Maternal & Reproductive Health

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Two shots of HPV vaccine against cervical cancer enough, says WHO

New vaccines against the virus which triggers most cervical cancers will protect young girls after two doses, rather than the three in the current schedule, enabling GAVI to reach more in the developing world where most cases occurReaching more girls in developing countries with the HPV vaccine that can prevent most cases of cervical cancer has just become more feasible. The World Health Organisation’s expert advisory group has said that two shots of vaccine against human papillomavirus (HPV) is going to be sufficiently protective for girls, instead of the three-doses currently recommended, as long as they have it before they reach the age of 15.Three shots of vaccine – either Merck’s Gardasil or GSK’s Cervarix – have been incorporated into immunisation schedules in affluent countries. But there is enough evidence now, according to the WHO’s SAGE committee – strategic advisory group of experts – on immunisation, to rule that two shots will do the job. SAGE reiterated the importance of providing human papillomavirus immunization to girls as early as necessary, i.e.

World map

Unsafe surgery: a question of gender and economics

By Sarah Kessler, Head of Outreach at Lifebox Foundation, a global health non-governmental organization making surgery safer in low-resource countries.   “So the question,” asked Lesong…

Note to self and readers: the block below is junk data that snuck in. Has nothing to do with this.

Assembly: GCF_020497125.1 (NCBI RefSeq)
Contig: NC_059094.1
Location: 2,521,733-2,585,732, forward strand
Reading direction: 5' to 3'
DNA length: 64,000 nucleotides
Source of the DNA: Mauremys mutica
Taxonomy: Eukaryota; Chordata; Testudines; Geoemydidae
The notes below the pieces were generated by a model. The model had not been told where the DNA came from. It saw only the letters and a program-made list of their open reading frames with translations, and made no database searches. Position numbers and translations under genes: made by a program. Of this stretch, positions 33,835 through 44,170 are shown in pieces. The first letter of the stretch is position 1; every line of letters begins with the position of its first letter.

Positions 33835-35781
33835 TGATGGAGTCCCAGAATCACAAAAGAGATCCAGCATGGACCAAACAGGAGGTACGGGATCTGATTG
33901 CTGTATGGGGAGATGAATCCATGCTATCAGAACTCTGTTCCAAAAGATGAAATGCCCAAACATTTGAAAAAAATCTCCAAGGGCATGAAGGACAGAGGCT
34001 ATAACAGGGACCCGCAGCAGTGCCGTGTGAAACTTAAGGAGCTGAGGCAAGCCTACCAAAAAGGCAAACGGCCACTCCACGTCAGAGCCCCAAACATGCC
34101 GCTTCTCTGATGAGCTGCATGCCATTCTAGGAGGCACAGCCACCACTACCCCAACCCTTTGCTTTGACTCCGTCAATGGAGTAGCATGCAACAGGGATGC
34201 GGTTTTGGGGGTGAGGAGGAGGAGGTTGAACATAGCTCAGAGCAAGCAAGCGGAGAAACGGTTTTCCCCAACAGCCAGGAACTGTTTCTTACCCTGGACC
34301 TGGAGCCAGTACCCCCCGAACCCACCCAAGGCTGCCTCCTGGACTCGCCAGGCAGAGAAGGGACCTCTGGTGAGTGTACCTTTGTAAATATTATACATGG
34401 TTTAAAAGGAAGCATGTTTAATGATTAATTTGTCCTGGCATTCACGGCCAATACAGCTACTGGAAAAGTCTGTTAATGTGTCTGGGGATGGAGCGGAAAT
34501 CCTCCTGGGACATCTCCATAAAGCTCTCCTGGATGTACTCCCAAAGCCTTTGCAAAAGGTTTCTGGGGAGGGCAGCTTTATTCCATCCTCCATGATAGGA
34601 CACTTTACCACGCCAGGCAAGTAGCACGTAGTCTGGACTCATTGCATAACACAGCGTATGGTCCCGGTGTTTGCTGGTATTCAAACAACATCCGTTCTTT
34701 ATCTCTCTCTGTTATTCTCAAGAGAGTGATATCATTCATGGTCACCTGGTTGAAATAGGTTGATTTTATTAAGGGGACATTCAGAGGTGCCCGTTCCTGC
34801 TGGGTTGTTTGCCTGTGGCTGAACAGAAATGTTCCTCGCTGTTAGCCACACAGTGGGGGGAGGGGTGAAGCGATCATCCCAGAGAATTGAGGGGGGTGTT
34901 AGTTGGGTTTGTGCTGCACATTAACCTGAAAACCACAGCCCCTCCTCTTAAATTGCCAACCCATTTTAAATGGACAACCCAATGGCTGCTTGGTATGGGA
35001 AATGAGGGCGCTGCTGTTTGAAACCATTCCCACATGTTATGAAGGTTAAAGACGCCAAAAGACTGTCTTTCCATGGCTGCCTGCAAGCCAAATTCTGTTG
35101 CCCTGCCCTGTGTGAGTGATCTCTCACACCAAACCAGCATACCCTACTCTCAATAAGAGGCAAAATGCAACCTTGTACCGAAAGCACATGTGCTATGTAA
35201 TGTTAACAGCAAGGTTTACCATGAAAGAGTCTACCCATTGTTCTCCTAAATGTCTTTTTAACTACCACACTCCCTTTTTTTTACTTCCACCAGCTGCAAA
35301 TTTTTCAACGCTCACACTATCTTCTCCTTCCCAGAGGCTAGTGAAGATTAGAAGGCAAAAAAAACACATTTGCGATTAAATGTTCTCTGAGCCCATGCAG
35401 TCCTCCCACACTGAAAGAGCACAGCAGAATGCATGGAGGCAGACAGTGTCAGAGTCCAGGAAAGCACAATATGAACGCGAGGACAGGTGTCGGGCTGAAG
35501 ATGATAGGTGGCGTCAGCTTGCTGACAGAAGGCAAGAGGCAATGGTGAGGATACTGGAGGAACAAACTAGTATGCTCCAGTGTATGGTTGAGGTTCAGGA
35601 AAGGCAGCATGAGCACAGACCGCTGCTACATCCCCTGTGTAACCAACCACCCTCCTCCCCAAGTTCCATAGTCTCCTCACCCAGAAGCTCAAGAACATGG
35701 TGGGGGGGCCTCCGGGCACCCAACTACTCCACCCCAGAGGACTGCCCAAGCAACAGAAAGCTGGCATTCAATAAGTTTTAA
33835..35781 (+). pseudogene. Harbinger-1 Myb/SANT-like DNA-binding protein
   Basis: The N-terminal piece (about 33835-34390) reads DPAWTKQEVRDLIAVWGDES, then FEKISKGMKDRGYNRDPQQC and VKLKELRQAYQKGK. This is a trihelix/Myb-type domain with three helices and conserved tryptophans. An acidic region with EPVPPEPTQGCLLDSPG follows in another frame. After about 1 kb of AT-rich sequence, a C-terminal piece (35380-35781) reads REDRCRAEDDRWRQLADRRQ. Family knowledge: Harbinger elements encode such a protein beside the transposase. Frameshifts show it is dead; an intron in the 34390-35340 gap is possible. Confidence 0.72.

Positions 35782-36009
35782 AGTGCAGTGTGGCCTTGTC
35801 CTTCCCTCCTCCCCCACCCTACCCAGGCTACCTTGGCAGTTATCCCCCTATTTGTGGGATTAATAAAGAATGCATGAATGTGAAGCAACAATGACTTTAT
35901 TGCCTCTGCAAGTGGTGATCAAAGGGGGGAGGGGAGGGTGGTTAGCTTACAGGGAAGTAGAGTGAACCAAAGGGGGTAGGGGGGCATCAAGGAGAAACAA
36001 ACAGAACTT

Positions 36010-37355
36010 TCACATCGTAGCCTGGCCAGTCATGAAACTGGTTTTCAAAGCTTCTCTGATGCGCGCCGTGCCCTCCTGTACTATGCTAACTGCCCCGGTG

World map

Fistula care in Niger – blog post on anthro dissertation

Sai Hankuri » dissertating, diversions, and data. Fascinating early data from Ali Heller (doctoral candidate in anthropology @ Washington University in St Louis) on the…

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Two shots of HPV vaccine against cervical cancer enough, says WHO

WHO

New vaccines against the virus which triggers most cervical cancers will protect young girls after two doses, rather than the three in the current schedule, enabling GAVI to reach more in the developing world where most cases occurReaching more girls in developing countries with the HPV vaccine that can prevent most cases of cervical cancer has just become more feasible. The World Health Organisation’s expert advisory group has said that two shots of vaccine against human papillomavirus (HPV) is going to be sufficiently protective for girls, instead of the three-doses currently recommended, as long as they have it before they reach the age of 15.Three shots of vaccine – either Merck’s Gardasil or GSK’s Cervarix – have been incorporated into immunisation schedules in affluent countries. But there is enough evidence now, according to the WHO’s SAGE committee – strategic advisory group of experts – on immunisation, to rule that two shots will do the job. SAGE reiterated the importance of providing human papillomavirus immunization to girls as early as necessary, i.e.


Unsafe surgery: a question of gender and economics

World map

By Sarah Kessler, Head of Outreach at Lifebox Foundation, a global health non-governmental organization making surgery safer in low-resource countries.   “So the question,” asked Lesong…